Medicaid- and state-funded programs that pay for home-based services for elderly individuals who might otherwise require nursing home care have been, until recently, available in many states. However, many home and community care programs find themselves on the chopping block due to state budget cuts.
New York City’s Mayor Michael Bloomberg said he will have to close 105 of the city’s 256 senior centers if the state does not restore $27 million in funding. The senior centers are integral to keeping low income seniors living at home by providing hot meals, exercise classes to assist in healthy aging, and the opportunity to socialize.
The Illinois Department of Aging’s Community Care program, which pays for home health care workers for the elderly, has run out of money, according to WBEZ Chicago public radio report. Ironically, unless funding is restored, the state could find itself paying more for senior care if those elderly wind up in nursing homes.
Senior home care costs $15 - $25 per hour for hourly care and $150 - $350 per day for 24-hour live-in care. That compares to $180 - $400 per day for nursing home care. And that’s if you can find an available bed in a quality nursing home. A recent article by Philip Moeller in U.S. News and World Report delved into the shortage of space in nursing homes nationwide.
It’s no secret that seniors prefer to age in place, in their own home and community. Studies have shown that home- and community-based care can lead to better health outcomes. As the population ages, there will be a greater need for home- and community-based care. The U.S. Census Bureau projects that roughly 9.5 million people in the U.S. will turn 85 over the next 10 years. The question remains: How will an aging population on a limited income pay for the much-needed in home care?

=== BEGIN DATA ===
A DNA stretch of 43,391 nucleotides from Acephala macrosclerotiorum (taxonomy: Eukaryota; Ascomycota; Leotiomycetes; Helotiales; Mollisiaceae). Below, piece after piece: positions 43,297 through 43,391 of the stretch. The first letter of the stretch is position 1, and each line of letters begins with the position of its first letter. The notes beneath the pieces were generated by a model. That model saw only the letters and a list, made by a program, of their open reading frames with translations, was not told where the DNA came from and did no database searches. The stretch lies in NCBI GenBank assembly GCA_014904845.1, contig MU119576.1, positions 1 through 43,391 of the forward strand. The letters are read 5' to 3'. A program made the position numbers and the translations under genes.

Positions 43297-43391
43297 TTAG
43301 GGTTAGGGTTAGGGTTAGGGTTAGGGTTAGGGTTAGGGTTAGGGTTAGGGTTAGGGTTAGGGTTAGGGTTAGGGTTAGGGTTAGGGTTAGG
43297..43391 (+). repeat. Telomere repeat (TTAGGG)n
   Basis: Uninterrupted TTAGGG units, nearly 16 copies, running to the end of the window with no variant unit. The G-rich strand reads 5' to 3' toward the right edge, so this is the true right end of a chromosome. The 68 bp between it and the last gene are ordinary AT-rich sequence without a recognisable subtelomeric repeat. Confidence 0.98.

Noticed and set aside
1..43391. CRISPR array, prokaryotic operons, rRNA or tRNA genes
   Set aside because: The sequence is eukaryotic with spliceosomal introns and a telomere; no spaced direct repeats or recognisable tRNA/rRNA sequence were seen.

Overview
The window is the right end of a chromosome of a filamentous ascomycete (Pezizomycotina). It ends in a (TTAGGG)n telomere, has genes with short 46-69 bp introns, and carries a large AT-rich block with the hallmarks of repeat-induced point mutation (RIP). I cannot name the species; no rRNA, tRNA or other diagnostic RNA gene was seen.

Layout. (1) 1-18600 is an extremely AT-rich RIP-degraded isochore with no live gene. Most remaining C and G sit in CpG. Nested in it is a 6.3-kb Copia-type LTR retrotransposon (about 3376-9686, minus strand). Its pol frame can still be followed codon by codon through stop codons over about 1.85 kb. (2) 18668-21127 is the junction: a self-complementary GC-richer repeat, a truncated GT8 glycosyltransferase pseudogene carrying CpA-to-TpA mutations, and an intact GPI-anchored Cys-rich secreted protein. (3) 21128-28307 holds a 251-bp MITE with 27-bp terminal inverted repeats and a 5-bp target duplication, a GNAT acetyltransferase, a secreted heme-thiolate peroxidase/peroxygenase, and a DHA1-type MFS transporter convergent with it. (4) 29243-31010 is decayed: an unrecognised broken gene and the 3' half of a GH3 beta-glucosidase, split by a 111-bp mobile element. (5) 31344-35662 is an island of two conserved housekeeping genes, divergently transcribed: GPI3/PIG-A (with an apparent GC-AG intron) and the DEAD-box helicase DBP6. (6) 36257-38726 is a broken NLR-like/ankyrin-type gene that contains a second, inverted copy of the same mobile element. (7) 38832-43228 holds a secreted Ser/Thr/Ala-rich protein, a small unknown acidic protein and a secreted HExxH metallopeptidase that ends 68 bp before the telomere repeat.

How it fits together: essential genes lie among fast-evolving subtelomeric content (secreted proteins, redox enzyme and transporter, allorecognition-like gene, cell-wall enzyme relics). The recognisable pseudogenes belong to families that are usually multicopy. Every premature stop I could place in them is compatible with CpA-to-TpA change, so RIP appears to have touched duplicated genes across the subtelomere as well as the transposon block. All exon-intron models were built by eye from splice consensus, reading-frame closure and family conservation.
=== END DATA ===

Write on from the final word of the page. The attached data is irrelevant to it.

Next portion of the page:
Lawmakers hold the key to finding and diverting money in their budgets to senior services. In Georgia, Patricia Lyons, who runs Senior Citizens Inc. and supplies Meals on Wheels to many Savannah seniors was prepared for the worst. She was looking at the elimination of much of the program when federal funding was scheduled to run out and the governor didn’t replace the money with state funds. She was worried that the most vulnerable of the city’s elderly would lose their lifeline. Her drivers not only delivered food, but checked to make sure the seniors were healthy.
Legislators agreed that the service was too important to cut and found funding by cutting other contracts in their budget. The Meals on Wheels program in Georgia was saved.
If you know Caregiverlist at all, you know that we are huge advocates of senior home care — we support caregivers, agencies and seniors alike. If you care about quality home care and want to see continued funding, we ask you contact your state legislature or your state’s Department on Aging and let them know how important it is to keep funding these programs.